Lifecycle funds can seem appealing because once you invest in one, it adjusts automatically. But this is your future we’re talking about! A computer doesn’t know you, your financial situation or your goals for your golden years. That’s why we aren’t a fan of Lifecycle funds or target date funds and don’t recommend them for anyone.

Individual Investment Funds

Investing in the TSP’s individual investment funds is the way to go because you can choose how you want to balance the five fund types. You can even skip the ones you don’t want to have in your portfolio. You have complete control over your investment.

Though these funds are the ones that make up Lifecycle funds, if you invest in them on your terms and according to your needs, you remain in control. The TSP doesn’t offer as many investment options as most 401(k) plans, but you can still choose the right mix to maximize your growth.

What Funds Should You Choose?

Let’s recap. When it comes to selecting which individual investment funds you want in your portfolio, you have these five options:

  • The Government Securities Investment (G) Fund
  • The Fixed Income Index Investment (F) Fund
  • The Common Stock Index Investment (C) Fund
  • The Small Capitalization Stock Index Investment (S) Fund
  • International Stock Index Investment (I) Fund

So, which funds should you choose for your TSP account?

First off, stay away from the G and F Funds. These two funds are tied to treasury and corporate bonds. They are low risk but have little opportunity for growth.

Your best bet is to stick with the C, S and I Funds. Here’s the ratio we recommend for your portfolio:

  • 80% in the C Fund, which is tied to the performance of the S&P 500
  • 10% in the S Fund, which includes stocks from small- to mid-sized companies that offer high risk and high return
  • 10% in the I Fund, an international fund that invests in stocks from overseas companies

The idea here is to really focus on the C Fund and then toss a bit at the other two funds.

You can also do a 60-20-20 option—that’s 60% in the C Fund, 20% in the S Fund, and 20% in the I Fund.

Other TSP Investment Options

The TSP has a new option starting in June 2022 that allows plan participants to invest in thousands of individual mutual funds outside the G, F, C, S and I Funds. But this option is not as cut and dry as it sounds.

Investing through the TSP mutual fund window will cost you $150 in annual fees plus $29 per trade. Your initial investment in the mutual fund window must be at least $10,000, and it must come from money already in one of the other funds. ­­You also can’t invest more than 25% of your total account in the mutual fund window or do automatic contributions to mutual funds.14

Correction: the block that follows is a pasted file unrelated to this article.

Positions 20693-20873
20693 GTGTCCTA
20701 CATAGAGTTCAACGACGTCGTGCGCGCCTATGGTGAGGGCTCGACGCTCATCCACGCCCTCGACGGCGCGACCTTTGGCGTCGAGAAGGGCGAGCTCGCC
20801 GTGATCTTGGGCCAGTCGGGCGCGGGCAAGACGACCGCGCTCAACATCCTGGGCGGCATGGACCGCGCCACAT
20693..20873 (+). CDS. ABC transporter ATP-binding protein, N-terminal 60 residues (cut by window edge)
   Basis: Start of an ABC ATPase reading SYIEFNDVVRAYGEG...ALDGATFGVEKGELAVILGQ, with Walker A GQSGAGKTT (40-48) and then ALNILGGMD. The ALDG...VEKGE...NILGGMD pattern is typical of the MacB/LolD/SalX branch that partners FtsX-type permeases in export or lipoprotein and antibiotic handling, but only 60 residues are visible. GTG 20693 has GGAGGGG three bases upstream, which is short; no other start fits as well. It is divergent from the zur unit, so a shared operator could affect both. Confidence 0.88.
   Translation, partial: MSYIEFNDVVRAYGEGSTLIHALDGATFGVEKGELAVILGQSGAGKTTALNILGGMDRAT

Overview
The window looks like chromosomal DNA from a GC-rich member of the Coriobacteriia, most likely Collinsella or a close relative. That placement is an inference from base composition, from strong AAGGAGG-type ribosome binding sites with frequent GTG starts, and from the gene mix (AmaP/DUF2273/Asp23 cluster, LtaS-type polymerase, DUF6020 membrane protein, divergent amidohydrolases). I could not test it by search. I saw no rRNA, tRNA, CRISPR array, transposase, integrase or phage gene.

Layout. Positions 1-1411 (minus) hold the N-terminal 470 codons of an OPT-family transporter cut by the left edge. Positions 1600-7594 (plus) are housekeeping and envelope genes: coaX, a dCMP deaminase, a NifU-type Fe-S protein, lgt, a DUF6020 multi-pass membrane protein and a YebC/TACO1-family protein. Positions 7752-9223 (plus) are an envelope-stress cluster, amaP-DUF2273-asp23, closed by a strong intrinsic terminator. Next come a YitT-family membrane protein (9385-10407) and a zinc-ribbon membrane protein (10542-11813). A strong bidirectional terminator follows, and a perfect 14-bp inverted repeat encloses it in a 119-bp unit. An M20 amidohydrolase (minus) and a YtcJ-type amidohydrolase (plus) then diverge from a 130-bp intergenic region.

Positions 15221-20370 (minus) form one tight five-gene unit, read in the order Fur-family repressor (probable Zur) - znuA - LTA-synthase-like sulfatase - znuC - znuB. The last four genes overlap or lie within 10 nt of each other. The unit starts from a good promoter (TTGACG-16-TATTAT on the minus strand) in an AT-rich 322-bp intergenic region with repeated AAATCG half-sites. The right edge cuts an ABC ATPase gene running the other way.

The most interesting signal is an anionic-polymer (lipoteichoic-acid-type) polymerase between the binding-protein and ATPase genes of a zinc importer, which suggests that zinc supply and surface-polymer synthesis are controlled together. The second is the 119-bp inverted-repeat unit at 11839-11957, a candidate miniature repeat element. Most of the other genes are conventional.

So listen, the mutual fund window is pretty labor-intensive, but if you want to move funds once a year or every other year, it might be a fun, nerdy exercise. Look for individual funds in the small cap or international categories that have outperformed the S and I indexes for over 10 years, and move your money from there. Because C has performed well over the years and is a much larger portion of your investments, just leave it alone.

If you want more information about the funds in the TSP, sit down with an investing pro. They can help you choose the right funds while also keeping your whole retirement picture in mind.

Work With an Investment Pro

You’ve worked too hard to end up broke in your retirement years. That’s why it’s so important to partner with an investment professional or financial advisor to take advantage of the investing options you have. A financial advisor can help you make decisions about your TSP account so you feel confident about your retirement.

Need help finding an investment pro? Try SmartVestor, a free way to find a qualified investment pro who can create a wealth-building plan based on your specific situation and goals for the future.

Find your investment pro today!

Ramsey Solutions

About the author

Ramsey Solutions

Ramsey Solutions has been committed to helping people regain control of their money, build wealth, grow their leadership skills, and enhance their lives through personal development since 1992. Millions of people have used our financial advice through 22 books (including 12 national bestsellers) published by Ramsey Press, as well as two syndicated radio shows and 10 podcasts, which have over 17 million weekly listeners. Learn More.